Some of the keto milk alternatives do taste sweeter than others, such as macadamia nut milk or coconut milk, so if the sweetness of normal milk is what you’re after then one of these will be better.
How Much Milk Can You Have?
Well, there’s not really an easy answer to that question as it all depends which keto diet milk you want to drink.
With low carbohydrate, keto-friendly milk substitutes, like almond milk or heavy cream, you can essentially drink as much as you would like because it is so low on carbohydrates.
It’s important to remember that ketogenic diets don’t totally ban carbohydrate intake, just drastically reduce it.
So, what milk can you drink on keto?
In theory, you could continue to drink a glass of cow’s milk a day and still be within your keto carbohydrate allowance. However, it would take up a lot of this allowance and you might have to go without something else.
It makes more sense to use one of these keto milk alternatives with a lot less carbohydrates in!
However, there are also different types of ketogenic diets which might affect how much milk you can have, or the type of milk that you drink.
Some of those include:
The Standard Ketogenic Diet (also known as SKD)
This is the most common and general form of keto diet, and is the one we’ve been referring to throughout this article. The Standard Ketogenic Diet limits you to around 20-30 grams of carbohydrates a day; also calculated as 70% fat, 20% protein, and only 10% carbohydrates of your daily food intake. For this diet, it would definitely be best to stick to a keto milk alternative like cream or almond milk!
A Targeted Keto Diet (also known as TKD)
This is a slightly more complex version of the diet: it’s usually recommended for athletes and dedicated gym-goers. In this variation you follow the ketogenic lifestyle until around an hour before exercise - at this point, you’re allowed to consume around 20-25 grams of carbohydrates, in order to fuel your workout. If you really wanted, this could be a glass of cow’s milk! However, most people opt for something a little bit more substantial.
OriGym’s list of the best electrolyte drinks has some great keto options for post-workout hydration too.
A High Protein Ketogenic Diet
Another common variation: the amount of carbs is reduced slightly when compared to the SKD, and the amount of fats and protein you consume is also calculated differently. Compared to the standard diet, where you consume around 20% protein, and 70% fat, the high protein ketogenic diet allows you to consume 35% protein, 60% fat, and only 5% carbs. A high protein milk would probably be best for this keto diet, like hemp milk.
So deciding what milk on keto is the right choice will depend on which type of diet you’re following.
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Which Milk Is Best For Keto?
Now we’ve got an answer to the question “is milk keto-friendly?”, we can advise on which is best for your diet.
Once again, the best milk for keto will depend on which variation of the diet that you are following, along with your personal tastes and allowances.
Whilst there isn’t a simple answer to this question, there are a few tips to help you figure out which will be best for you.
Obviously a very important factor, if you don’t like the milk then there’s no point in having it! However, trying multiple milks can soon become expensive; whilst most will have a similar mild, creamy taste, some will have stronger or more different flavours so it’s best to do some research on particular keto-friendly milks beforehand to see if they have any predominant flavours. For example, hemp milk is described as having more of an earthy flavour, while macadamia nut milk is considered sweeter than others.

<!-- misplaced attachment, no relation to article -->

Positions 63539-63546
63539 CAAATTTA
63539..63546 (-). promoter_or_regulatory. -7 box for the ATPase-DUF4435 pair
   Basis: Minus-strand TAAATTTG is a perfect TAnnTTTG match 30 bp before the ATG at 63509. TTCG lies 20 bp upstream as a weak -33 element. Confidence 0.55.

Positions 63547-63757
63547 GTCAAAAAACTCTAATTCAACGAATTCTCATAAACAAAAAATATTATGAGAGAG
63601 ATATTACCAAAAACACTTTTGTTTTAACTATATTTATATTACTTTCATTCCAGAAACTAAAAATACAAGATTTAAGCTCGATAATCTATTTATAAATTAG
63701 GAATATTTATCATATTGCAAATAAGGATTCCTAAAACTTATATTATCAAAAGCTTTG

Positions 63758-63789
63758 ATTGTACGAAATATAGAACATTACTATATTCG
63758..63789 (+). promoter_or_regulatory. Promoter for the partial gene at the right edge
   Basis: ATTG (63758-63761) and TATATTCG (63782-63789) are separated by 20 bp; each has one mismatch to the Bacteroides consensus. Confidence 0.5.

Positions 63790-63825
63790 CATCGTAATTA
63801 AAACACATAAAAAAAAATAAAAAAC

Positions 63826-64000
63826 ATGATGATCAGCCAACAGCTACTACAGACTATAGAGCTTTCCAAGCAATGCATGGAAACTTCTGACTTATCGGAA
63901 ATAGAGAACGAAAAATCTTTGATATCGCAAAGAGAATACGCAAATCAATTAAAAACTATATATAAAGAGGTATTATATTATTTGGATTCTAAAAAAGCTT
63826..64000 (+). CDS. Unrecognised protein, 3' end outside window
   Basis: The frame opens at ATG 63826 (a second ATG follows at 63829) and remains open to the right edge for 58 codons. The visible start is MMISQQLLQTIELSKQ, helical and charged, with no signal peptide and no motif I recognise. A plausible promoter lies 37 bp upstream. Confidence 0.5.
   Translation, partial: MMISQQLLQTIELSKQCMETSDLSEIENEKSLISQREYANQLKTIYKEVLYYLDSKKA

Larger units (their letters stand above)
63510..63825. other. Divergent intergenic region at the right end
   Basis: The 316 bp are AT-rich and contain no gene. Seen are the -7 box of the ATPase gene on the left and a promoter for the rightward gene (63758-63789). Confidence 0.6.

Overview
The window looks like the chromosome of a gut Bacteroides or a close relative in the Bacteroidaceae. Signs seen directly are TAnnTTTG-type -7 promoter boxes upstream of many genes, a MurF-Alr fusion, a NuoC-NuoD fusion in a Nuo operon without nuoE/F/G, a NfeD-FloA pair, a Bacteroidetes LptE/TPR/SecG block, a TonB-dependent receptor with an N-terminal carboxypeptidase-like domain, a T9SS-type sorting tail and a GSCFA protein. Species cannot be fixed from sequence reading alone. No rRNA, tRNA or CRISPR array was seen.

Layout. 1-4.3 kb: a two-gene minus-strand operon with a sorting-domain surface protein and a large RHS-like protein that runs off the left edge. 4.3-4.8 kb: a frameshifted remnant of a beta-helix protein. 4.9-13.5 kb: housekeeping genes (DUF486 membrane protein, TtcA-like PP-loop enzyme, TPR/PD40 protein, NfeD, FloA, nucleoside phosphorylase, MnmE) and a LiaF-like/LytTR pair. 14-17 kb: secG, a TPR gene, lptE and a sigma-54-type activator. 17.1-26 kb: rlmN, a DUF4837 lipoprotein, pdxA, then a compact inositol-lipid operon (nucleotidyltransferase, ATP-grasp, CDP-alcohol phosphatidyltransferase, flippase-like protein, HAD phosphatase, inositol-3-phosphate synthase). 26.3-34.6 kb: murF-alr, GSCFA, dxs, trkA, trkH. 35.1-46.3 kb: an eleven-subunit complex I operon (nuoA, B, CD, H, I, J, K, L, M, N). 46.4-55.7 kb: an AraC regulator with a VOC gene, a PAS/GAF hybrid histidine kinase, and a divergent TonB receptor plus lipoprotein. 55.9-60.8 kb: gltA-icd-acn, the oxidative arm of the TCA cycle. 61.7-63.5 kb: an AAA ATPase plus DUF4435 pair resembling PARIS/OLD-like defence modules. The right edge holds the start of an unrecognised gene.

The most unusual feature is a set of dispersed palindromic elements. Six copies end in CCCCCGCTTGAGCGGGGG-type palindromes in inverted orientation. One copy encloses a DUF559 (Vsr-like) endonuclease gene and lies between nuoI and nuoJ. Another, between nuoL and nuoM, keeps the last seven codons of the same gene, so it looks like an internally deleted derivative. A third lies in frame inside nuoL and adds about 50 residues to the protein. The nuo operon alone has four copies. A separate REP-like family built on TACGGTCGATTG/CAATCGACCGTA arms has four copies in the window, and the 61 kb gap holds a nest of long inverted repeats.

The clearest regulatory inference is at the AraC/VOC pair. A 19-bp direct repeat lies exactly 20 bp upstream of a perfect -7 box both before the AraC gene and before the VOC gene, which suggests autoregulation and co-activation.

Unfortunately some of these nut milks and keto milk alternatives do have a higher price tag than standard cow’s milk, which can soon make an impact on your weekly shopping bill. For some of the more common substitutes, such as keto diet almond milk and soy milk, many supermarkets stock their own brand products at a cheaper price. However, for more unusual milk, such as flax milk or macadamia nut milk, these can have limited availability as well as a higher price point.
#3 Nutritional Profile
The various ingredients and sources of milk in these products means that the nutritional values are different. Not only are the key keto factors different: fat, protein, and carbs, but there is also a difference with their further micronutrients like vitamins and minerals. For example, almond milk contains approximately 25-40% of recommended daily calcium per serving, while soy milk is often fortified with additional vitamins, such as vitamin A, D, and a number of B vitamins. So when you’re deciding what milk on the keto diet is best for you, make sure you’re checking out the additional nutritional information!
Hopefully now you’re feeling more knowledgeable about the ketogenic diet, and what milk you can have on keto without disrupting the all important ketosis.
If your goal is to lose weight, these low sugar and low carb options will be a small but noticeable help in achieving your goal!
Before you go, why not take a look at OriGym’s level 4 advanced sports nutrition course? You’ll boost your health and fitness knowledge in no time! You can also download our latest course prospectus for information on all our other courses and diplomas.
- Paoli, A., Rubini, A., Volek, J.S. and Grimaldi, K.A. (2013). Beyond Weight loss: a Review of the Therapeutic Uses of very-low-carbohydrate (ketogenic) Diets. European journal of clinical nutrition, [online] 67(8), pp.789–96.
- TRACHTENBARG, D.E. (2005). Diabetic Ketoacidosis. American Family Physician, 71(9), pp.1705–1714.